To be honest, and ridiculous, it felt like the universe opened up and the light of all knowing hit me. That’s an image would appeal to Tim’s character Miles, right? It was like I was suddenly faced with the immensity of what Tim is inviting his audience to think about. Miles is a man who stares death in the face and emerges with a belief in his ability to transcend time and space, who believes the apocalypse is here, he has a date for it, and he and the community he’s built around him are going to emerge intact. He’s had the visions, but he’s also done the calculations, and he’s created the story that holds others’ faith. Art, science, religion. The holy trinity on which our society is built.
The society as represented in the play is isolationist — the community lives within a wire fence — and colonising: a map of its whereabouts shows the sweep of South America containing Peru, Bolivia, Chile, Argentina. And it’s dictatorial: Miles commands language and through that thought. It makes me think of the ways in which the society Tim is addressing — this capitalist one, this white supremacist one — has been constructed, but also internalised, so that we reproduce it in and from the body, in and from the psyche. I’m using “we” very loosely and dangerously here, but I hope with some justification. There’s another jolt in the theatre room when a character speaks off-book (but still, of course, on-book: this is the kind of metaphysical trick Tim excels in). As writer and as performer, Tim so quickly draws his audience into the sticky web of the world he constructs: I wonder what might happen if an audience member dared to speak off-book too.
Learning to speak off-book, to root out capitalism and white supremacy from its deep-buried places, to risk disruption, takes energy, and that energy takes faith. You’ve talked often, recently, about struggling with your own faith when it comes to theatre: we both know what a horribly capitalist industry this is at its worst. I talk often about worrying that I’m just distracting myself by going to the theatre, consuming all my time so there’s none left to do anything actively useful. I keep needing to remind myself that art is essential and integral to human nature. How does a play like this revive your faith?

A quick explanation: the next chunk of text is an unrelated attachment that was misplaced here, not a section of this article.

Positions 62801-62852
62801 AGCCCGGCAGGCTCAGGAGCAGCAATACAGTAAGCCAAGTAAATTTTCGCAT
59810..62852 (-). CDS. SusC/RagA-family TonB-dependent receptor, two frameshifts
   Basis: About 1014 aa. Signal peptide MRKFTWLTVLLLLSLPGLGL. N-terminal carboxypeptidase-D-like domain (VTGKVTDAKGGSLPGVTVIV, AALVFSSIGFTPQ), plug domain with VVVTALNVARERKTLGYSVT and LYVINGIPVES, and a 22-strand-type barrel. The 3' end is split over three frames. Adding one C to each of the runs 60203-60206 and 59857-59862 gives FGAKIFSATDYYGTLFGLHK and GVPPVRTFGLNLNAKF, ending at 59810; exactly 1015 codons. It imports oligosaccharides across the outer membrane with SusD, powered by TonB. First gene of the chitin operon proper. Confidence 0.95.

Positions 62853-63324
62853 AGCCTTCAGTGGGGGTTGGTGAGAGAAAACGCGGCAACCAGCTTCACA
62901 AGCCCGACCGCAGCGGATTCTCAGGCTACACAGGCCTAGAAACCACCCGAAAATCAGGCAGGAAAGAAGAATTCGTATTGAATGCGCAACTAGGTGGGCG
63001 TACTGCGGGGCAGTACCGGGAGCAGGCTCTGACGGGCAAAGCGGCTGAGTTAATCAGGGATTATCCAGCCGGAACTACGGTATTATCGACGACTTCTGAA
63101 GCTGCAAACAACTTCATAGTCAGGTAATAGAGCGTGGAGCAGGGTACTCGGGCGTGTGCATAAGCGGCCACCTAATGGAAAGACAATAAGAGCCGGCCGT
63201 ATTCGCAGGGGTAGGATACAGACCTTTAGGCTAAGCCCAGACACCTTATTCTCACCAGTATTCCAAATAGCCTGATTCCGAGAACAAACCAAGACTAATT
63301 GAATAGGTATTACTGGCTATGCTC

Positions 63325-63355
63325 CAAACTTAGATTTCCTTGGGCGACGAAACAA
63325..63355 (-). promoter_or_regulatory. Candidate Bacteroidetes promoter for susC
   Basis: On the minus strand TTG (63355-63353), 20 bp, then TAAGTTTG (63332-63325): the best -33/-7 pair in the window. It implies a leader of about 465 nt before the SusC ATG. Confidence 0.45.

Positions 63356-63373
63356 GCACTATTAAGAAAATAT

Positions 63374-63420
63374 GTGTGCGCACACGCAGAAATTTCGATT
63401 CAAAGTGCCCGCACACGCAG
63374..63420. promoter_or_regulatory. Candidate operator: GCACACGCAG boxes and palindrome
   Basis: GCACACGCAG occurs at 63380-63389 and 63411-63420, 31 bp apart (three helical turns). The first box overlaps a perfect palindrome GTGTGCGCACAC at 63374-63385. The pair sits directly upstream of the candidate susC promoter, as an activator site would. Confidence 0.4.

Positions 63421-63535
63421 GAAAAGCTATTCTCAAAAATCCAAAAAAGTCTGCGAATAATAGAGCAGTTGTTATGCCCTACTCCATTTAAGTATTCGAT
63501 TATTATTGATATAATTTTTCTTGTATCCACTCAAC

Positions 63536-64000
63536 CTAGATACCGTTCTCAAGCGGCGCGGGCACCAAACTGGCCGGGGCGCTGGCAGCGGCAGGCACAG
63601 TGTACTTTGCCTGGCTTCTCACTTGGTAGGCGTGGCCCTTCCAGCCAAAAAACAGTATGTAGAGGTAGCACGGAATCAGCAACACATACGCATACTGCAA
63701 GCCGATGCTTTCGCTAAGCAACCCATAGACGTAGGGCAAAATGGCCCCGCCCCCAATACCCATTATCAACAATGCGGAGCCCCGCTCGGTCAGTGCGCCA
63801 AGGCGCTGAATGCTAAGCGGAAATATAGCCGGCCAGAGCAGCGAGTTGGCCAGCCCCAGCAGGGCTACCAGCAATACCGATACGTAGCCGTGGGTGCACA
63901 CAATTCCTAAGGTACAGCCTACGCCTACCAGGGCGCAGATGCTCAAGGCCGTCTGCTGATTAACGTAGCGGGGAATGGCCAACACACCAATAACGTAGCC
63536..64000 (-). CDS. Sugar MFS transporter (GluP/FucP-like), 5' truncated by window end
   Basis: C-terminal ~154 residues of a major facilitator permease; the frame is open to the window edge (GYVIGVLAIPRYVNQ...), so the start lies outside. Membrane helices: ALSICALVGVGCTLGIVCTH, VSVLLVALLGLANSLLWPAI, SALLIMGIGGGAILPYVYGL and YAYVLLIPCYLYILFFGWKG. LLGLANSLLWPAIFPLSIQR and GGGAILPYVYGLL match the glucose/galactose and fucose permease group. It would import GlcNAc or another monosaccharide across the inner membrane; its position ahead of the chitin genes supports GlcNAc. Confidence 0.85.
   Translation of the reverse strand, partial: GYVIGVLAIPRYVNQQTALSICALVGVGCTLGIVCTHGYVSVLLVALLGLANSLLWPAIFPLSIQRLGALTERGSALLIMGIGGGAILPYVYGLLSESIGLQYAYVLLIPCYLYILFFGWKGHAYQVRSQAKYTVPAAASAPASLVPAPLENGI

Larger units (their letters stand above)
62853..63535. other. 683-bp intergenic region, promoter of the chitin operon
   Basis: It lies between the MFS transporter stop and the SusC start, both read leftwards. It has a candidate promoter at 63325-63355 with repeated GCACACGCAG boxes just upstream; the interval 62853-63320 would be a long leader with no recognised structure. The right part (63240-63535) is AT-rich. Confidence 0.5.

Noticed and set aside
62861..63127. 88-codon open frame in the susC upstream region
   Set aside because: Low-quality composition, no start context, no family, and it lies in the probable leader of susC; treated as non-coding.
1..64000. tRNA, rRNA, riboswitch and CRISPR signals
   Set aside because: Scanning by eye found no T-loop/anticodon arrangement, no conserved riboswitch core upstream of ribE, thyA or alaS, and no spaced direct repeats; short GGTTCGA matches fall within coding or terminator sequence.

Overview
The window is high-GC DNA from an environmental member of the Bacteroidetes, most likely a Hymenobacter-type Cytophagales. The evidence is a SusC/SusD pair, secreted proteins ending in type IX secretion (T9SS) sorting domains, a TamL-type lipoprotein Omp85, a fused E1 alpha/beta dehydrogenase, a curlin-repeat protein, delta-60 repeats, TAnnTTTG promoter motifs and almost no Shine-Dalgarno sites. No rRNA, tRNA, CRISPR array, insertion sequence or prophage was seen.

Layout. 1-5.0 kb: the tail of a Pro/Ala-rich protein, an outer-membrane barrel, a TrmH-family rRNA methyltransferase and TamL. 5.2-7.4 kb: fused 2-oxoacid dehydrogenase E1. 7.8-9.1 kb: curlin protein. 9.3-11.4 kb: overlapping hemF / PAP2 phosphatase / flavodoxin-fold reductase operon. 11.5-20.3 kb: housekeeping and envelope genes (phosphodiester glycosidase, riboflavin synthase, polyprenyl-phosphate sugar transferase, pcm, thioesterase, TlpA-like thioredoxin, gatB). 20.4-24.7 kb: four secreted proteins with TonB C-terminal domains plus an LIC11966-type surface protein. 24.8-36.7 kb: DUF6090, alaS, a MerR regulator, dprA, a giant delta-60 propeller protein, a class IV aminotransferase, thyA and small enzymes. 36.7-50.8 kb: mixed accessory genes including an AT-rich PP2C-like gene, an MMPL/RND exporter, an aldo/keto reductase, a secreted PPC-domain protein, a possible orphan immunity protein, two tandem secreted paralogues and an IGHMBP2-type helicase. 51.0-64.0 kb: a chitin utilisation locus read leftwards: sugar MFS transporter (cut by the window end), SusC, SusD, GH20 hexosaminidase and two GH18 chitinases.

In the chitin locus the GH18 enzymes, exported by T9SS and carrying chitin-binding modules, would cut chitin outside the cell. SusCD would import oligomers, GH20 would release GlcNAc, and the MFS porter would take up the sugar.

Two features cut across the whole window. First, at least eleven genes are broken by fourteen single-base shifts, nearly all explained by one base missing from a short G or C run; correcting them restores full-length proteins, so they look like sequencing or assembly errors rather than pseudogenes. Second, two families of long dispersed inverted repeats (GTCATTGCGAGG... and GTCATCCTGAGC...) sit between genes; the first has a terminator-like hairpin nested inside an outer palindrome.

Between the multiple Boris Johnson fracas in your side of the world and the Ukraine phone call/impeachment inquiry of Trump here in mine, and the nearly simultaneous and necessary urgency behind the global climate strike(s), I have been wondering if indeed we are somehow/somewhere partly inside Miles’ visions…
In tandem with Tim’s play and his ongoing collaboration with Andy Smith and Karl James, I have also been thinking a lot about Simon Critchley’s recent book Tragedy, The Greeks and Us, where he carefully explores the history, fact and philosophy of tragedy in theatre (writ large) and how its primary mode often is one of disorientation, an overwhelming experience that allows the question “what shall I do?” to arise. Cheekily, but also with a fine grain of truth, Critchley states in his book that as the threads of time unearth the past in tragedy from being a thing of the past and allow instead for the reverberations of the past to shoot through the present and future, the script is, as Bowie said, “you and me”.